“The Costs of Rescue”
with Kerah Gordon-Solmon
February 23, 2023
A stranger, through no fault of their own, is in dire financial straits. I could save them with a substantial cash gift. Alternatively, I could employ them in my warehouse. The work-hours are punishing and the pay is terrible; the job involves being constantly surveilled and micromanaged. But it would improve their prospects relative to the status quo. (It would enable them to avoid losing their home, etc.).
Presumptively, I don’t have to gift this person money: I’m allowed not to involve myself with them at all. It also seems like, if the terms of the job are bad enough, I would wrong them by so employing them. And yet, compared to leaving them to their fate, my employing them, even in an intrinsically lousy job, is in their interest. So whence the wrong?
The paper concentrates on a more general correlate of this question, namely: what licences do we have to reduce or offset the costs to ourselves of our otherwise supererogatory conduct, when, foreseeably, doing so involves questionably treating our beneficiaries — intentionally harming them, or using them in ways that harm them, or treating their crises as opportunities for personal gain?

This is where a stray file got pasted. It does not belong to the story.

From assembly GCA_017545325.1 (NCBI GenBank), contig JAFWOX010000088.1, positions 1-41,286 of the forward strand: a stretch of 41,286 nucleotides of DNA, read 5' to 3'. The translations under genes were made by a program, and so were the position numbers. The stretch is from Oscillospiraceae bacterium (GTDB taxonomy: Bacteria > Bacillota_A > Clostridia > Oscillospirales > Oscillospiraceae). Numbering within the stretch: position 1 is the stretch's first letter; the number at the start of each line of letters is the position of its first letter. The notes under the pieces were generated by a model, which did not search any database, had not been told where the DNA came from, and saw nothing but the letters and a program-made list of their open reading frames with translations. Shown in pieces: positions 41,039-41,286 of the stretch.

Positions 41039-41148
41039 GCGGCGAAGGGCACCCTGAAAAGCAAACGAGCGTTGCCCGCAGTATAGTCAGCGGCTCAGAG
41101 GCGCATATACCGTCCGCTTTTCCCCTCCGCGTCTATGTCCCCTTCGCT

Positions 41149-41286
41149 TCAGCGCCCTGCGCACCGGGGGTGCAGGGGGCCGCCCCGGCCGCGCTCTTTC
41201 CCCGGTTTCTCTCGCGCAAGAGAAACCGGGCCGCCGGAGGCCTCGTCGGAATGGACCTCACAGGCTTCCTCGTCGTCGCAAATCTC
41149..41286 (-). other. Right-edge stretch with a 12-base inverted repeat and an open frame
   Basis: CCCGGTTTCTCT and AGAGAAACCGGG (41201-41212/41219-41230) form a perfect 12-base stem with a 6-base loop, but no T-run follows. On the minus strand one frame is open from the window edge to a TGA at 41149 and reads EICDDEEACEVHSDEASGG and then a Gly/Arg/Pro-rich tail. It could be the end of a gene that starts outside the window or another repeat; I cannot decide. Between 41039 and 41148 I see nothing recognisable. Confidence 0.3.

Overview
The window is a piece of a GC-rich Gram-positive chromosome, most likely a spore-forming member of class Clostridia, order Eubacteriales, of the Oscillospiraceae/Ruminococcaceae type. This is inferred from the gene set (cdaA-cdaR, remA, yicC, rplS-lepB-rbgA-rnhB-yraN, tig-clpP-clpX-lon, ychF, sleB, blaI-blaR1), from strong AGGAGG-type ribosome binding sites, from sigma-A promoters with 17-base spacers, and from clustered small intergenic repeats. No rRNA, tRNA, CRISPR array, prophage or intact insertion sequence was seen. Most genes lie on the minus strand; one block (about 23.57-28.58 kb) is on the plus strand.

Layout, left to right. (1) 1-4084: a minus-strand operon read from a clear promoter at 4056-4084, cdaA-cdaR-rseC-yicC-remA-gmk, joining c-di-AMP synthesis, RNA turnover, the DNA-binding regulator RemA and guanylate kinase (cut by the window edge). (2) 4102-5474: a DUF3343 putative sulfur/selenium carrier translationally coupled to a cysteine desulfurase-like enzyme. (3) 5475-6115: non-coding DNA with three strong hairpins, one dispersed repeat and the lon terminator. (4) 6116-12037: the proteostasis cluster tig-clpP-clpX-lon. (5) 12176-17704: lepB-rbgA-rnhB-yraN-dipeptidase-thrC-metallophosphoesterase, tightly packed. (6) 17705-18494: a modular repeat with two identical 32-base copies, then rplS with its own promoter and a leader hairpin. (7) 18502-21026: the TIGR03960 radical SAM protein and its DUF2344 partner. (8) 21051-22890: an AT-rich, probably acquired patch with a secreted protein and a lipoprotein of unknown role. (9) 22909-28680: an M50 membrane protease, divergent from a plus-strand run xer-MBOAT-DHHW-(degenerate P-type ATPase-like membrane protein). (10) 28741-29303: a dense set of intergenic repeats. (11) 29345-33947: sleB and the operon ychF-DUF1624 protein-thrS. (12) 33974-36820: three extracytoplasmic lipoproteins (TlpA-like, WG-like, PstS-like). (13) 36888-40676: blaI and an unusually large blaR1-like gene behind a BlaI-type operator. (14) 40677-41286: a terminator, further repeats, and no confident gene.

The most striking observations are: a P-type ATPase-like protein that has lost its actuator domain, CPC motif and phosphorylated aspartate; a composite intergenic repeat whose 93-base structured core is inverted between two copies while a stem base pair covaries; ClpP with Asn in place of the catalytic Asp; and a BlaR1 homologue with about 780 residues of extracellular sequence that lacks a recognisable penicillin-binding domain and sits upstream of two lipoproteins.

It develops an answer via close analysis of three stylized (unrealistic) cases. The gambit is that the insights gleaned by working through these will help us eventually to think more clearly and more fruitfully about their real-life counterparts.
Pizza will be provided after the talk!
Kerah Gordon-Solmon is Associate Professor of Philosophy at Queen’s University (Canada). She received her D.Phil. from the University of Oxford in 2012.
Her research lies in normative ethics, practical ethics and political philosophy; much of it is where they overlap. Within ethics, her focus is on delineating the boundaries of permissible harm. This work began in the context of the morality of defensive violence; it now extends beyond it, in a few different directions. Within political philosophy, her focus is luck-egalitarian distributive justice. She is interested both in explicating the egalitarian conception of distributive fairness, and in unpacking the range of moral considerations, beyond fairness, that underpin the luck-egalitarian ideal.